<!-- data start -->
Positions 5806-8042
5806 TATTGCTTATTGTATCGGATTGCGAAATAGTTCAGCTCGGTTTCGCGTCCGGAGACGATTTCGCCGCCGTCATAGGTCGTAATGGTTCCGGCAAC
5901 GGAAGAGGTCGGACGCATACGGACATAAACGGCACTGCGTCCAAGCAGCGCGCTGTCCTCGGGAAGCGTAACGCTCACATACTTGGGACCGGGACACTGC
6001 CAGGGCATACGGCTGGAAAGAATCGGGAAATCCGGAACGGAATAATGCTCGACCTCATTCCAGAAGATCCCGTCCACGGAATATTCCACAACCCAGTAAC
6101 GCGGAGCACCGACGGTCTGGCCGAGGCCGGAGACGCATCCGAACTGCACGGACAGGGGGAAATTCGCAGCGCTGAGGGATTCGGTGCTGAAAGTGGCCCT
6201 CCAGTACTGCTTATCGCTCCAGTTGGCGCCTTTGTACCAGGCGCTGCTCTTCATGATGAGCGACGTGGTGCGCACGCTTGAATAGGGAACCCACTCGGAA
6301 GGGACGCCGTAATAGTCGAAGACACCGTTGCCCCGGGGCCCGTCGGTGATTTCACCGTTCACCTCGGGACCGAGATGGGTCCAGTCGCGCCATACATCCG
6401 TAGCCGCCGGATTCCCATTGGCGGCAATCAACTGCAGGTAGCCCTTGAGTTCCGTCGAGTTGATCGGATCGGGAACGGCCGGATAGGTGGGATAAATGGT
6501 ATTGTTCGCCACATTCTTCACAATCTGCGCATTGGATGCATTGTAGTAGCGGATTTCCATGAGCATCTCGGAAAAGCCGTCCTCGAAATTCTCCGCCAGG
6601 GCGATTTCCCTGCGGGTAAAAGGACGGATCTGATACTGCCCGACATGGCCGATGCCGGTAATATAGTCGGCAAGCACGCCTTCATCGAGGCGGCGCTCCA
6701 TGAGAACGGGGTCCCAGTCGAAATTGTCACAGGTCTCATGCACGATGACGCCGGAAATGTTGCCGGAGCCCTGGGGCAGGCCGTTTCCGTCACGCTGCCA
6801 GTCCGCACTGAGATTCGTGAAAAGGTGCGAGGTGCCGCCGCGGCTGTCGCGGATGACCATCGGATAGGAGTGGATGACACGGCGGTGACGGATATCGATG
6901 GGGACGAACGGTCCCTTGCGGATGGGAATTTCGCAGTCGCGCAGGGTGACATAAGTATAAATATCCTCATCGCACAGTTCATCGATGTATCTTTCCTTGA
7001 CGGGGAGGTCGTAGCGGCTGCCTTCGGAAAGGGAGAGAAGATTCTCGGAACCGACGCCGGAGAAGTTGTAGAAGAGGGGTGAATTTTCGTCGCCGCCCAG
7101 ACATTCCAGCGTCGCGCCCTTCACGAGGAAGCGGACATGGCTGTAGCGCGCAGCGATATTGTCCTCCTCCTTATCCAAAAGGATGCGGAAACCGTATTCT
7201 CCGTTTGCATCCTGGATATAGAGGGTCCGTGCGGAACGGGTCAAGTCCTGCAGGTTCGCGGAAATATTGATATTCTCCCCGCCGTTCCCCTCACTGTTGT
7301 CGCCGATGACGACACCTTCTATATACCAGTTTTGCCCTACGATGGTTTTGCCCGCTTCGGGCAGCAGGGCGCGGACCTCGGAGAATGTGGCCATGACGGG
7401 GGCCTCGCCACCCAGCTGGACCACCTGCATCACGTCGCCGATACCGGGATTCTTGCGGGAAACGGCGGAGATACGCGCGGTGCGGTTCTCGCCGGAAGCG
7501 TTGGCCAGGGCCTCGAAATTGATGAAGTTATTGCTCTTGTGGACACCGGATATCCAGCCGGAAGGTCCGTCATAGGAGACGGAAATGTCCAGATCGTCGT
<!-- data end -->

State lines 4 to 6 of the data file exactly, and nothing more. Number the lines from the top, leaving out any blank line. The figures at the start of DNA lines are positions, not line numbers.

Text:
6001 CAGGGCATACGGCTGGAAAGAATCGGGAAATCCGGAACGGAATAATGCTCGACCTCATTCCAGAAGATCCCGTCCACGGAATATTCCACAACCCAGTAAC
6101 GCGGAGCACCGACGGTCTGGCCGAGGCCGGAGACGCATCCGAACTGCACGGACAGGGGGAAATTCGCAGCGCTGAGGGATTCGGTGCTGAAAGTGGCCCT
6201 CCAGTACTGCTTATCGCTCCAGTTGGCGCCTTTGTACCAGGCGCTGCTCTTCATGATGAGCGACGTGGTGCGCACGCTTGAATAGGGAACCCACTCGGAA